Health and Climate Change: Modelling the Impacts of Global Warming and Ozone Depletion
- Pim Martens
Modelling the effects of environmental health hazards presents scientists with unusual problems. With global climate change it is impossible to rely on empirical data as they are not readily available. In addition, even if non-alarmist projections are true, mankind may not have the time to risk standard prospective research on so potentially deleterious a set of health issues.
Pim Martens has provided a rigorous introduction to the purposes and practices of eco-epidemiology. The objective of this field is to increase competence in projecting the future effects of current trends in order to anticipate the negative effects of global atmospheric change. In developing such projections and estimates, new strategies and techniques are required to manage scientific uncertainty, and this is the focus of the book; the primary technique or tool it explores is simulation modelling. Martens sets out to look at the dynamics underlying the health effects of climate change and ozone depletion, along with their intrinsic uncertainties.
The rationale behind eco-epidemiological modelling is a need to provide a conceptual framework and analytical tools for evaluating situations and phenomena that extend beyond documented experience. Martens considers the development of multidisciplinary, integrated assessment models. His models incorporate projections of global environmental changes and extrapolations of the resulting effects on the health of individuals and populations derived from epidemiological data, biological knowledge, models of societal response, and historical experience. This brief and readable treatment is an introduction to the field and the modelling tools, and provides real-world illustrations of the use of the approach.
Martens begins by providing a succinct summary of the main differences between conventional epidemiological research methods and the systems-based assessment of global atmospheric changes. He then describes the main constructs of eco-epidemiological modelling, before moving quickly through several important areas of environmental threat.
Three potential consequences of global climate change are examined using eco-epidemiological modelling: shifts in the geography of vector-borne infectious diseases (malaria, dengue and schistosomiasis); alterations in exposure to thermal stress within urban populations and consequent thermal-related mortality (for example, cardiovascular and respiratory mortality); and increased incidence of skin cancer associated with increased ultraviolet levels resulting from ozone depletion. The progression of chapters and models builds added sensitivity and complexity into the method. For example, the second model presented on malaria refines the approach by including a simulation of adaptive processes.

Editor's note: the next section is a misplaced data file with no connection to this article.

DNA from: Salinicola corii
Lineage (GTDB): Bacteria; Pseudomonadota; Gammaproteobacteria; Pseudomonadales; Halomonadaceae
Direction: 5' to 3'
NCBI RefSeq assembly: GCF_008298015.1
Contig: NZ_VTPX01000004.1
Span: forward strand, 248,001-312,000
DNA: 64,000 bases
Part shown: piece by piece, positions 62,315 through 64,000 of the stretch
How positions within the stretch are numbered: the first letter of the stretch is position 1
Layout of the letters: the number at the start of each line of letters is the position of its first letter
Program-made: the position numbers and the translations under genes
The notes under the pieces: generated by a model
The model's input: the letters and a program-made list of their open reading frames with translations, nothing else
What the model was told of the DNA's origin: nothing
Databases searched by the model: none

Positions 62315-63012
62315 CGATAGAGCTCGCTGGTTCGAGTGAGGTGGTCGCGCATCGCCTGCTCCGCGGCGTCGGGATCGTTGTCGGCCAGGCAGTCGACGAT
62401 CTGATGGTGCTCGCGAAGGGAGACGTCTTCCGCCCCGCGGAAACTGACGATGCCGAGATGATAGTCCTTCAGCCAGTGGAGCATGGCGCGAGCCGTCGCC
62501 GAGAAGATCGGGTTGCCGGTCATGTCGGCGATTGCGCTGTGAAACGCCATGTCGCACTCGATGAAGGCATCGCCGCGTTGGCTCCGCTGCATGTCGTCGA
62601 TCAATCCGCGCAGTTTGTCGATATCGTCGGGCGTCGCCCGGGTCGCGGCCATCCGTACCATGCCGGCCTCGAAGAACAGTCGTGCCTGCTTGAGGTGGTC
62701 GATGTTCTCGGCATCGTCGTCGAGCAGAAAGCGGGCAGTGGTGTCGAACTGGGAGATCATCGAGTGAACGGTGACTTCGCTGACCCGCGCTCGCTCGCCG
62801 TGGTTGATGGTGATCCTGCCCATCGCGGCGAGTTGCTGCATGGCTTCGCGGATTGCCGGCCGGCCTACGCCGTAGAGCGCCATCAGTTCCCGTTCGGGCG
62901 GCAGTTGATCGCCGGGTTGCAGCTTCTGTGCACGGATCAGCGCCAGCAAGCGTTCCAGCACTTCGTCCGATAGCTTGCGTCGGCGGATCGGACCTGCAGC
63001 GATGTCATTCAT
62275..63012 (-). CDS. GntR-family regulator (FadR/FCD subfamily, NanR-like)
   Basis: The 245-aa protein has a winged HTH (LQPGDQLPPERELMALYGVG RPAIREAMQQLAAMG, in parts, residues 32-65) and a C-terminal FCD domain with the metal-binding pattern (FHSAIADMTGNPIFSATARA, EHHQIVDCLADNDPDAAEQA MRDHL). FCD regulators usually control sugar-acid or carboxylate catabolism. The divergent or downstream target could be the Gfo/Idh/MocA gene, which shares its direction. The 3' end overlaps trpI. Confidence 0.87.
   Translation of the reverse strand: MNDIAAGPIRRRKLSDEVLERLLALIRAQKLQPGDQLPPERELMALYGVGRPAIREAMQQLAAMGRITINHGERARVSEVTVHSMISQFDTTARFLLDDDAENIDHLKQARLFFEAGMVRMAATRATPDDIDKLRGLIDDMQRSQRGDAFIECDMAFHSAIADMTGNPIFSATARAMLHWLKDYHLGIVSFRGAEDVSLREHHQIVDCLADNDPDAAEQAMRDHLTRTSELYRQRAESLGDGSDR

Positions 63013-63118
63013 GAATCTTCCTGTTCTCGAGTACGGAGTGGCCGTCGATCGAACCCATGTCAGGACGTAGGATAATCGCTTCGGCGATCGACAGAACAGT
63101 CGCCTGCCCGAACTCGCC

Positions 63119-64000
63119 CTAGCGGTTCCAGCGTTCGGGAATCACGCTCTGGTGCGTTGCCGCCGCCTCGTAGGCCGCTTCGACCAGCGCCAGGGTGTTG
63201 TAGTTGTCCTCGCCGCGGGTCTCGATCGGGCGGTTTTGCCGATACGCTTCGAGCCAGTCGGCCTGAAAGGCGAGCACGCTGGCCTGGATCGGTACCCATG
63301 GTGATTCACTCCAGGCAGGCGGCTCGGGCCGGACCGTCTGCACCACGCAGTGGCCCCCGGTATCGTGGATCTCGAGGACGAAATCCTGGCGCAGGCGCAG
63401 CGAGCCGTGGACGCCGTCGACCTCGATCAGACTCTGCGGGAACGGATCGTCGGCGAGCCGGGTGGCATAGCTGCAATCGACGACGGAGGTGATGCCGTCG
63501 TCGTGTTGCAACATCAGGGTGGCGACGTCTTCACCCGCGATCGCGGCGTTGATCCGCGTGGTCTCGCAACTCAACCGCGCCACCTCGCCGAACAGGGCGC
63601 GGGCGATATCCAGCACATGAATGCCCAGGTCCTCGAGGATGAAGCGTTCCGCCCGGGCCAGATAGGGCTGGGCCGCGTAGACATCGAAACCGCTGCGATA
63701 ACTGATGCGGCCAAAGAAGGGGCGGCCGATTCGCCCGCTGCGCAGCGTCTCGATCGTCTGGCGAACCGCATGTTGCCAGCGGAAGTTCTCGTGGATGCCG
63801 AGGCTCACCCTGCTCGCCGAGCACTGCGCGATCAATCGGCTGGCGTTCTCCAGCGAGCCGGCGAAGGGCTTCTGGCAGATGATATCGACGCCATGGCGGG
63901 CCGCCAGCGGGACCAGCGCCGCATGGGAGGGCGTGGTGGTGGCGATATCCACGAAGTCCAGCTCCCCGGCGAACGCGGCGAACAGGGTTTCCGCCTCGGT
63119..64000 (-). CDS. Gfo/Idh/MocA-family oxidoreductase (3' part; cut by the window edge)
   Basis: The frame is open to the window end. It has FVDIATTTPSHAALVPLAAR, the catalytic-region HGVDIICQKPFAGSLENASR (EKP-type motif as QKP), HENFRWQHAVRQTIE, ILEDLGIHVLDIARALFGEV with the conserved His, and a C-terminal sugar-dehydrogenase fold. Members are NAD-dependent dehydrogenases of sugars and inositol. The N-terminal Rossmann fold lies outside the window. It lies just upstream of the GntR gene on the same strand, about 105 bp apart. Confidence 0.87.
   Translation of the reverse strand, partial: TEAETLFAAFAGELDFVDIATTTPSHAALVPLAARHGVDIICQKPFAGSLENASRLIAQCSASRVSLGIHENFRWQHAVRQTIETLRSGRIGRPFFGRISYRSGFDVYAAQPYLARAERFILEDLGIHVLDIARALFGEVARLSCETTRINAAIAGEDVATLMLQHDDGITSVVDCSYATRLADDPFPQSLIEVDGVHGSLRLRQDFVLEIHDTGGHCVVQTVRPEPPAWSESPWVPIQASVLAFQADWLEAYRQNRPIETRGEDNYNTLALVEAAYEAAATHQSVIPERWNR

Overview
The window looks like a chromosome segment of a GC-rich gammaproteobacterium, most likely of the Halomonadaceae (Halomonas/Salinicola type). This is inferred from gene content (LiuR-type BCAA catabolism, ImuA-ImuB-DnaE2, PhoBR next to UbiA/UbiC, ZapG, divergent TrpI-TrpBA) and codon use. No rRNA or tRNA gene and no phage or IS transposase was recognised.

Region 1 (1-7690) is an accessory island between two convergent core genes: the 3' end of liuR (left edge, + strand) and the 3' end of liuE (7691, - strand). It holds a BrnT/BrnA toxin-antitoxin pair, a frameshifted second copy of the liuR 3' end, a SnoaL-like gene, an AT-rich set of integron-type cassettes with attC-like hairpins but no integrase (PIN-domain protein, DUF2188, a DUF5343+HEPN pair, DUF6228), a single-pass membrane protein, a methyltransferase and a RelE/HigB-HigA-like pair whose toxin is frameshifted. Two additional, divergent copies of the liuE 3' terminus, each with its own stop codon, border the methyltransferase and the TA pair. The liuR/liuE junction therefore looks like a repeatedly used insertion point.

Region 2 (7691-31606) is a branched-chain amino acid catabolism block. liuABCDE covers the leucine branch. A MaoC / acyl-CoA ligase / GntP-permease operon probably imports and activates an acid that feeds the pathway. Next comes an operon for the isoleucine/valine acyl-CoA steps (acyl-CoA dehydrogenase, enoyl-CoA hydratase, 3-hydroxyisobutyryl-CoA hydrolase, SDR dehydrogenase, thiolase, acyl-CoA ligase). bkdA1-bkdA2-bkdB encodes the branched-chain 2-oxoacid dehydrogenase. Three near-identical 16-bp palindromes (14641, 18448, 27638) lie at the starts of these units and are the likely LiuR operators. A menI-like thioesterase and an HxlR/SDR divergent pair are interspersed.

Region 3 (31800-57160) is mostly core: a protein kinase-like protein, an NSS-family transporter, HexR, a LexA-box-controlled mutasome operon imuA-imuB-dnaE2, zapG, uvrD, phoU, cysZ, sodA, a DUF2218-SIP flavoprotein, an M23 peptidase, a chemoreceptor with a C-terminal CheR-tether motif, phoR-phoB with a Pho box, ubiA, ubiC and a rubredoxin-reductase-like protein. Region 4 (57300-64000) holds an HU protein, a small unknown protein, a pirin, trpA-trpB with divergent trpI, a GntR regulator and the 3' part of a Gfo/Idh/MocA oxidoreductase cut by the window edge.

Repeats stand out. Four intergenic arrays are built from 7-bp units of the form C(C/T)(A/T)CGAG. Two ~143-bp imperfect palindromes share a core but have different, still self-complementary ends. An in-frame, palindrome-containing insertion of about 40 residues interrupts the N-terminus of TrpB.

Martens concludes with an attempt to translate the results of the methodology into useful information and a discussion of future lines of research.
In general, the book successfully achieves its objectives. One of its strengths is that it incorporates facets not usually covered in methodological reviews, such as a chapter providing estimates of the attributable population burdens of disease or mortality that may result from the global changes analysed. This information helps to make clear the critical link between the adverse effects modelled and their magnitude and specific health impacts.
But, if the book's breadth and effort to appeal to readers of diverse backgrounds and degrees of technical sophistication is a strength, it is also a weakness. The book seems to suffer an identity crisis, being neither introductory or interdisciplinary enough for the generalist, nor conceptually or methodologically deep enough for the expert. Is it a primer for the uninitiated or a case-studies reference for the practitioner? Nevertheless, this drawback is outweighed by a well organized and thoughtful presentation, along with an astute and effective use of graphics and tabular summaries. The book also makes extensive use of reference citations, but the topical index is so abbreviated as to have almost no value.
Martens recognizes the limitations of the models presented, including their immature stage of development, an inability to focus on local outcomes, and a lack of validation. He acknowledges the need for rapid evolution in the methodology, but points out that his case studies demonstrate the feasibility of such efforts to quantify systematically the health impacts of global climate change and ozone depletion. He has provided a solid contribution to an important, underexamined and scientifically complex discipline.